• Jeffery Fabish

      Hi Lucy,

      First to clear up your questions, A Mac Address is only assigned to your NIC (Network Interface Card). Essentially, all hardware devices have have addresses (not Mac Addresses), however here we are only concerned about network adapters. Since it’s implemented into your Network Interface Card, re-installing the operating system (or using a different OS entirely) will not effect your Mac Address. Similarly, adding more hardware will not add more Mac Addresses to the network (Granted, those are not network interface cards). Therefor, no software has a Mac Address.

      You will only allocate more IP Addresses if another devices connects to the router. If you can, I would enable NAT (Network Address Translation) which would give every device on your network the same external IP. The nerdy detail of this isn’t important, however just know that no matter how many devices are on your network you’ll only have one external IP Address.

      If your modem is disabled, nobody can leach on your network (However this probably isn’t the best security method :). They also don’t need to have the same ISP as you do to “steal” your connection. In the hopes that we can eliminate network leaching as the issue, please secure your network (using the guide provided).

      Finding out what the offending Mac Addresses are isn’t really an issue. If you think your connection is being stolen, simply securing it should fix the issue. One tool that I found is ZamZom Network Scanner which is a graphical interfaced application, which will link a mac address to an IP Address. If you can do this, it will help in determining what that device actually is.

      Don’t worry about making any mistakes. Your router can be reset, if by altering something you loose the internet connection, in the back of your router should be a pen-shaped pinhole where you can press (sometimes up to 40 seconds) to reset your configuration to default.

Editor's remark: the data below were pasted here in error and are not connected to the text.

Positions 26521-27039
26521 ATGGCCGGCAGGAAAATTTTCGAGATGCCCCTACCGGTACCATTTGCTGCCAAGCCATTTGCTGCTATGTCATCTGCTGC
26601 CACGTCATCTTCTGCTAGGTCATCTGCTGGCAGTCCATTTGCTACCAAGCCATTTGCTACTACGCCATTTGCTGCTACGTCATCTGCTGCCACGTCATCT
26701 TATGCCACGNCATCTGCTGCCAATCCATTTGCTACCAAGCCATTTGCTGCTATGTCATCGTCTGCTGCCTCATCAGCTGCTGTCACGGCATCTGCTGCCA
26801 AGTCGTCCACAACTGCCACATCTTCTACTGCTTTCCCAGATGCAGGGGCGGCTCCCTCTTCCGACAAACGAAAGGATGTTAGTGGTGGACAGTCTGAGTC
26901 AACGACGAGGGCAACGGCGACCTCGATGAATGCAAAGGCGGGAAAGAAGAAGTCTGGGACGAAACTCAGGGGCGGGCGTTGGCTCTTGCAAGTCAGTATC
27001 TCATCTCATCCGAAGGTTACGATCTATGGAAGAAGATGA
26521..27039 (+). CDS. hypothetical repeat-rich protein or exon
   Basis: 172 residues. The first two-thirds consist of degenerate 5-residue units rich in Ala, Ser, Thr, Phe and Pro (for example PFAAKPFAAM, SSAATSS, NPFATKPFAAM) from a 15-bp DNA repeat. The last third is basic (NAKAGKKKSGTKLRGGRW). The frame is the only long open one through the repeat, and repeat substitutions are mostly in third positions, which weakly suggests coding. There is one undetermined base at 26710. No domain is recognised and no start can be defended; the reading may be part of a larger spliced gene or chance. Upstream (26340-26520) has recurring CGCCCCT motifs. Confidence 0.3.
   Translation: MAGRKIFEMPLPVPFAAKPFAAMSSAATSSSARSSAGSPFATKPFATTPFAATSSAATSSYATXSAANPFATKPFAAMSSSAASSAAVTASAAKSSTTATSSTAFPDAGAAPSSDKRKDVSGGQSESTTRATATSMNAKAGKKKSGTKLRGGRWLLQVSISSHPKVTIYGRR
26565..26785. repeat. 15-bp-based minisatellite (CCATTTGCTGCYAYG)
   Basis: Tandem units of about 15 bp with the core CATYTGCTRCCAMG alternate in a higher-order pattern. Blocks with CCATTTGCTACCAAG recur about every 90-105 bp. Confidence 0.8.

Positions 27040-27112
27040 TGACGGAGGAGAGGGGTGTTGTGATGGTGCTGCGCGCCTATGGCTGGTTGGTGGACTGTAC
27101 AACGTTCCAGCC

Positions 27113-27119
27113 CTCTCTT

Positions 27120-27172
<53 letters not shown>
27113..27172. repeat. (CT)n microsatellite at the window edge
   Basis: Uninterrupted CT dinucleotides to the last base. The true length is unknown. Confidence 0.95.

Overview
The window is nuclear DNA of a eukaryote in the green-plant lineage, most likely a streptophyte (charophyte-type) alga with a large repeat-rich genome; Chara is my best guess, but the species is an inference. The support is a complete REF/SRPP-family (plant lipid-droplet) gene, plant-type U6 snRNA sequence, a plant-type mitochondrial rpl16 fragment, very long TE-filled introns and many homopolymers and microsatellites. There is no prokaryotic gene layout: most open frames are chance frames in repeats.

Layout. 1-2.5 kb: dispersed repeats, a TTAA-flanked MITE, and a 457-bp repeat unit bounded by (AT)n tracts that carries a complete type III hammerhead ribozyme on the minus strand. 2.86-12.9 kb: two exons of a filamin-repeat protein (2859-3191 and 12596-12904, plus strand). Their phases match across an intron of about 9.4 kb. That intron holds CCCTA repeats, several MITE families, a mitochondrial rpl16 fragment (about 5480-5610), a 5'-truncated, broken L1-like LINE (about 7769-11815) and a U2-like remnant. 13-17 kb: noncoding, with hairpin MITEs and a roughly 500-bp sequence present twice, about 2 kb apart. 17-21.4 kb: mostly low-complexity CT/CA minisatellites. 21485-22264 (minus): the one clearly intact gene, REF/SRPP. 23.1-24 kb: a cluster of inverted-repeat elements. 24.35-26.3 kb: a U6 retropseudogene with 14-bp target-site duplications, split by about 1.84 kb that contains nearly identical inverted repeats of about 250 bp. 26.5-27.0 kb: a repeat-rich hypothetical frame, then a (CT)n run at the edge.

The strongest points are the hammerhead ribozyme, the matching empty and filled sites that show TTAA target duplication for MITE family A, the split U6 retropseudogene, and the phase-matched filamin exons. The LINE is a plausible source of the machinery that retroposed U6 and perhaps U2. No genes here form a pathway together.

Are you being charged for each IP Address? If so, please enable NAT in your router. Your ISP could be looking at a timeline of addresses that your network has allocated. If you have a dynamic IP Address (one that changes inherently) then it’s completely normal to change IP Addresses (that’s why the thought of being charged for each one is a bit concerning), unless however, he did an active-check to see what was running during the support call, and saw 5 addresses were being used at the moment, which would bring us right back to the question.

      So read the security guide and try to get your network tightened down. If you are unable to find your router’s IP Address (I forgot to mention how) go to start -> search: “cmd.exe” without quotes and type “ipconfig” and under the adapter your currently using find “Default Gateway”, that will be your routers login address (simply navigate to that IP Address as if it were a website in your browser). Please also map the mac addresses of the devices you know you’ll need to connect to the network and write them down and compare them to what your DHCP settings say in your router.

      If this becomes too much you could install TeamViewer which is a remote-desktop application that will allow me to see your desktop. This won’t really help in gathering other systems mac addresses, but I could help you with the router.

      Don’t be afraid to ask questions!

      Helpful links:
      What is an IP Address? (How Stuff Works)
      Mac Address (Wikipedia)
      PortForward (Tons of information on specific routers)

  • Jeffery Fabish

    Hi Lucy,

    You should be able to log into your router and view the mac addresses associated with your network. To do this log into your administration panel usually at http://192.168.1.1, but it depends on your router. If it’s not that, tell me what brand your router is (D-Link, Linksys, etc) and I’ll get it for you. Alternatively you may go to What Is My Router IP Address.

    Since you’re using wireless, I’d venture to guess that someone is tapping into your connection, such as your pesky neighbors. In which case I suggest you read Aibeks article How To Secure Your Wireless Network Connection. In short, you’ll want to change the routers administrator password and enable WPA2 (most preferable) or WPA encryption.

    Once you have the list of mac addresses, you’ll want to diagnoze which system has which mac address. You can find your mac address by going back to the terminal (start -> run/search: cmd.exe) and typing “ipconfig/all” without quotes and look for “physical address”. Then look at the list and check-off (or have some other way of making sure you know that this address is valid) and move onto the next system. For your iPod go to Settings -> General -> About and you should see the Mac Address listed there.

    If you determine that some unauthorized devices are using your connection you can either use the Aibek’s guide or enable “Mac Address Filtering” and simply allow the mac addresses you know you want to access the network. This will effectively prevent them from using your DHCP server and renewing their IP Address at your expense.